In the Mix: Light Gal
Jaz from the RepostExchange Team

Welcome to ‘In The Mix’ - our brand new blog series featuring the hottest DJs coming through RepostExchange! We caught up with platform veteran, LightGal, known for her industrial yet melodic techno and house mixes. Her love for electronic music was sparked by Caspa & Rusko’s seminal dubstep set for FabricLive at the back end of the noughties and continues to be an influence on her sound today.

How did you first get into DJing, and what inspired you to pursue it as a career?

I've always loved music and imagined a career in it. What I wanted that career to be has changed various times over the years. I played in various bands at school, performing on instruments such as guitar, bass, drums, and violin. As a kid, I adored all the big Ibiza summer tunes, but it was later on, in the early dubstep era, that really reignited my passion for dance music. What also inspired the shift to DJing is that it's a one-person job when you start out. You only have yourself to blame if you let yourself down - I like that idea, but I’m also still realising now that it’s quite a lot of work for one person!

Who were your biggest musical influences growing up?

I used to be a big BBC Radio 1 fan so Annie Mac was probably my main DJ influence. She used to host the BBC Radio 1 Friday Night Dance show, and played a wide variety of great new dance tunes. This was probably the first DJ as such I’d ever heard of before really knowing what DJing was - used to listen to her Friday night show all the time while growing up.  I loved the mix of music she played on the show, and how she transitioned to the daily evening Radio 1 show and did it so well playing a good mix of genres. The energy she gives in her DJ sets is also great. I used to buy her compilation mix CDs every year (and always ordered quickly for the autographed versions!)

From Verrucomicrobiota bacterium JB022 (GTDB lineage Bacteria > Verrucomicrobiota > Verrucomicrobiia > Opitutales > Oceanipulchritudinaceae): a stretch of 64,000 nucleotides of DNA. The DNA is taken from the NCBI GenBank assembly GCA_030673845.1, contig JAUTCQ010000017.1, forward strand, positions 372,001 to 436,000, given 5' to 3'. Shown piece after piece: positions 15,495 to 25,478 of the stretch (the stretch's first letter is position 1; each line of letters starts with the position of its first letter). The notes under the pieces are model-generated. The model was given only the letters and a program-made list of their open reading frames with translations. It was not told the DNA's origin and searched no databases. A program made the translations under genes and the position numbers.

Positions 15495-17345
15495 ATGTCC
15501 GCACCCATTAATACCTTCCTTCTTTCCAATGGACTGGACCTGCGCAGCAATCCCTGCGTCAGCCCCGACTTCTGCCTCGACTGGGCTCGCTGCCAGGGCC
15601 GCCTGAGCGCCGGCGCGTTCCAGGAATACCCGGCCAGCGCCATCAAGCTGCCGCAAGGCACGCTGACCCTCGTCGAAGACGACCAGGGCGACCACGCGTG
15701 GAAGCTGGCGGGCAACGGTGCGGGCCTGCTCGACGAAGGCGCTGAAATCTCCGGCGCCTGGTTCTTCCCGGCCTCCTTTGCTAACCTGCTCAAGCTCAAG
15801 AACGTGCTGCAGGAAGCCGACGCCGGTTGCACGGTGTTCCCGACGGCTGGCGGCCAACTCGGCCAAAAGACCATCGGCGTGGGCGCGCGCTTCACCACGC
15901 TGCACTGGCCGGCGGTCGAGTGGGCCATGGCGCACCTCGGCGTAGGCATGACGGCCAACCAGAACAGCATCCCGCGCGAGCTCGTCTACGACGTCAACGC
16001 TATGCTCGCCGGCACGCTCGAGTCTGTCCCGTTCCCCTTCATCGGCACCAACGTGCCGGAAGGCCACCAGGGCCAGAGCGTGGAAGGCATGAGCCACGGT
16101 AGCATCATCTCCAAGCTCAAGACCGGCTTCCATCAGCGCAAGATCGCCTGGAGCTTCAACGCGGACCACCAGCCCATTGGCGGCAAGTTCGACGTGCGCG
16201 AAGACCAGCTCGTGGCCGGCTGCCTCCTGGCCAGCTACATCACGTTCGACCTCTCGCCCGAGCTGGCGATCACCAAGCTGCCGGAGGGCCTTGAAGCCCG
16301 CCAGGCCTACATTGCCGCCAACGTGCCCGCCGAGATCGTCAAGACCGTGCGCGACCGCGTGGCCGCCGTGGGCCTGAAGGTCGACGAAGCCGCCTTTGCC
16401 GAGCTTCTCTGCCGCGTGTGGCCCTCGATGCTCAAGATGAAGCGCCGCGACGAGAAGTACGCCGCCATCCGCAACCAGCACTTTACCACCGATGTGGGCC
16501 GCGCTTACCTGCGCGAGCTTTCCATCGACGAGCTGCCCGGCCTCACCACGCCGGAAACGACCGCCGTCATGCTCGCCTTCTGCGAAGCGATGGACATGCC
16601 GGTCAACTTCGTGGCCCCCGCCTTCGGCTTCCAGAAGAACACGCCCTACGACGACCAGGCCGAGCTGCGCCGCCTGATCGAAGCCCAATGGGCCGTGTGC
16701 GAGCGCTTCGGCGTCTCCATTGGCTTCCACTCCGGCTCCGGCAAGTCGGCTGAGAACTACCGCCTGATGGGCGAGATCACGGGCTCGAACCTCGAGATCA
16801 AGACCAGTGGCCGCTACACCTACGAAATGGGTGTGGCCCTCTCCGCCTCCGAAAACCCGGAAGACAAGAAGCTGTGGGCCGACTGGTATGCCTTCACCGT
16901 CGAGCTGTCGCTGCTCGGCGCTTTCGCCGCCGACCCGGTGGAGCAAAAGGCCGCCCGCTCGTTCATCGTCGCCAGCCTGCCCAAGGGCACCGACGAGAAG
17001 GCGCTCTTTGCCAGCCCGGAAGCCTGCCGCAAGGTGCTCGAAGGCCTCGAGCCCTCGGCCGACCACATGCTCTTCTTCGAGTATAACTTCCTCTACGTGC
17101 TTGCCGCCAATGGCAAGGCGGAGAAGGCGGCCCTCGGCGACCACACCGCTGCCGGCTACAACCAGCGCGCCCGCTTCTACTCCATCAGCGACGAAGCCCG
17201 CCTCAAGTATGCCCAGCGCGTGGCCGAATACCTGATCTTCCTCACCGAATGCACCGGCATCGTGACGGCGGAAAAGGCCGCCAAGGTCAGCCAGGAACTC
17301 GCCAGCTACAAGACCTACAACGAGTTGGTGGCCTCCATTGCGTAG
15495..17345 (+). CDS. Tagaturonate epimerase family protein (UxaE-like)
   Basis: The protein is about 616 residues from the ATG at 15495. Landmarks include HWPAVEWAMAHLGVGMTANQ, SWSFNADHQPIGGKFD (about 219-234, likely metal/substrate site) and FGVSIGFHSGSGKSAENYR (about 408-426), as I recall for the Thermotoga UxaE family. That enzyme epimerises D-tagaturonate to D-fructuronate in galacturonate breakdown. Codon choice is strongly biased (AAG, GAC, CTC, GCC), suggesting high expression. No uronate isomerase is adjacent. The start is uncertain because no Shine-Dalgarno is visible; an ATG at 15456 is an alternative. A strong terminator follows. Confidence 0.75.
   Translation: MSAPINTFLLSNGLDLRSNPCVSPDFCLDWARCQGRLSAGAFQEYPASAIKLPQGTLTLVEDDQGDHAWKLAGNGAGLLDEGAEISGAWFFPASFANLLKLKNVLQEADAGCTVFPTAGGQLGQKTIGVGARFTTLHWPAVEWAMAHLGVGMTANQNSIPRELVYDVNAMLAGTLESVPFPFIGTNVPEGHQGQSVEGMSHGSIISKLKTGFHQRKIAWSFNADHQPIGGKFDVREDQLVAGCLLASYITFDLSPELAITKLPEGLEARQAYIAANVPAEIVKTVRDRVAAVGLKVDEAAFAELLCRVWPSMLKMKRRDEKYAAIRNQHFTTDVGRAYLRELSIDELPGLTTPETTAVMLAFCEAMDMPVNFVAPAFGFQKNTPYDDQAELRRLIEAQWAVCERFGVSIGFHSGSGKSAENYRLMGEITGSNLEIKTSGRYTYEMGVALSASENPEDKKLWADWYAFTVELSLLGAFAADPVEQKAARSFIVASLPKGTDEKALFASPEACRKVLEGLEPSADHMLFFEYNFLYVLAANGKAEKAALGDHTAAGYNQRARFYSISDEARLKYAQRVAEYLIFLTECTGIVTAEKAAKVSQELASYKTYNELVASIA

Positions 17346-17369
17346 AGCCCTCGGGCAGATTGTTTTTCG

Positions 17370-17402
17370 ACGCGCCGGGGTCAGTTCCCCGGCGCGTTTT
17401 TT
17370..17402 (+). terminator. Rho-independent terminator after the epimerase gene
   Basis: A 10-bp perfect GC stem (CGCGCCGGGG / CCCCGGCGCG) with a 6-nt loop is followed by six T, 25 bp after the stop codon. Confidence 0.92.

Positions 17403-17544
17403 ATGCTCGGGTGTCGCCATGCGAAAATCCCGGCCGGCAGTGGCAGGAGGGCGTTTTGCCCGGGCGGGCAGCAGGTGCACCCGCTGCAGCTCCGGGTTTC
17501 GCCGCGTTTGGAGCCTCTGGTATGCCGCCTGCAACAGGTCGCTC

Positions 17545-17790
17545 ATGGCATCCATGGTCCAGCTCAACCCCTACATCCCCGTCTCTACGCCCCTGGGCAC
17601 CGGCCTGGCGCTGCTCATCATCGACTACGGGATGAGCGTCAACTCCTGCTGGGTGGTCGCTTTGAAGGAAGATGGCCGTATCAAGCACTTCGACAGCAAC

I remember I was in the car when it was her final week on the show and was (almost) crying when I realised I’d never create a mini mix or have a track played on her show.

Caspa & Rusko were another influence on me. FabricLive.37, their compilation mix, was groundbreaking. When it came out, it was so different, breaking the rules of what could be done with dance reggae music. It was rough around the edges, fresh, and sounded like nothing else.

My Chemical Romance were also a significant influence from the rock scene. I believe many in the techno community resonated with post-hardcore/metal growing up. The vibes are similar, with dark music and a penchant for wearing black, among other things. To be honest, I'd like to see more of these influences incorporated into current techno.

If you could DJ any event in the world, which one would it be and why?

The Arcadia Stage at Glastonbury Festival would be amazing. For anyone who doesn’t know, this is a giant mechanical spider with a DJ booth in the middle that is set up at Glastonbury Festival every year. It’s such a great and unique stage, and who doesn’t want to play a DJ set while fire shoots out into the audience?

Another incredible venue is Gashouder at Amsterdam Dance Event. Amsterdam Dance Event brings together DJs and electronic music fans from all over the world for the best part of a week to put on some amazing shows at some incredible venues. Everyone who has travelled there has done so for the music, so you have a crowd that actually cares. Gashouder is one of the best venues; I went to see Drumcode’s show there last year, and it was spectacular. The venue had indoor fireworks and unique seating around the edge so you could just watch the show if you wanted.

How do you approach creating a new mix? Is there a story or theme you often follow?

Normally, I create a mix to a brief. It’s rare for me to have full creative control, but that's not necessarily a bad thing. It provides a framework to work within, which can be helpful. For example, I might craft a mix for a melodic techno gig, so all the tracks need to fit the melodic techno vibe suitable for a live audience. Alternatively, I might curate a mix for my DERILIKT Techno mix series, in which case I'll select tracks with darker vibes. The process involves finding quality tracks that meet these criteria.

What's the most challenging part of putting together a cohesive mix?